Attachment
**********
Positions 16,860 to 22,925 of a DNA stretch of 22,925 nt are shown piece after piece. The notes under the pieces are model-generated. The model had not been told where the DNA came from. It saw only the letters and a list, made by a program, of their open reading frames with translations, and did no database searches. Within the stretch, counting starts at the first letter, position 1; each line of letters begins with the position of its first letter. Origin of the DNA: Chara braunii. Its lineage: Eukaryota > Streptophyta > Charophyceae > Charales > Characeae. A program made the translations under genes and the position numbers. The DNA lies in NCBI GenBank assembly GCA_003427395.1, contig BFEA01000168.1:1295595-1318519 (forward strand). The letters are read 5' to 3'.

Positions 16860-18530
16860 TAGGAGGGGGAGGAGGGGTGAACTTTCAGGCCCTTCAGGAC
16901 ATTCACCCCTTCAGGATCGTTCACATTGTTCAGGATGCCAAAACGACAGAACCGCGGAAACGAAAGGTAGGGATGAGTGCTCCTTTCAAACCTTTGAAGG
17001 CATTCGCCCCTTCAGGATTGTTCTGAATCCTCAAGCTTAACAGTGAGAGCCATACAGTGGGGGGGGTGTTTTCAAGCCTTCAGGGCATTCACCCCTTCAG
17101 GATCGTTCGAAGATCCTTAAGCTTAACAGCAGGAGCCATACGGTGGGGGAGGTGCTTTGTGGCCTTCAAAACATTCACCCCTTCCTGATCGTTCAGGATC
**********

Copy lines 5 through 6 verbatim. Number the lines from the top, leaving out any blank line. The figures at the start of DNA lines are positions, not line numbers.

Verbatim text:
17001 CATTCGCCCCTTCAGGATTGTTCTGAATCCTCAAGCTTAACAGTGAGAGCCATACAGTGGGGGGGGTGTTTTCAAGCCTTCAGGGCATTCACCCCTTCAG
17101 GATCGTTCGAAGATCCTTAAGCTTAACAGCAGGAGCCATACGGTGGGGGAGGTGCTTTGTGGCCTTCAAAACATTCACCCCTTCCTGATCGTTCAGGATC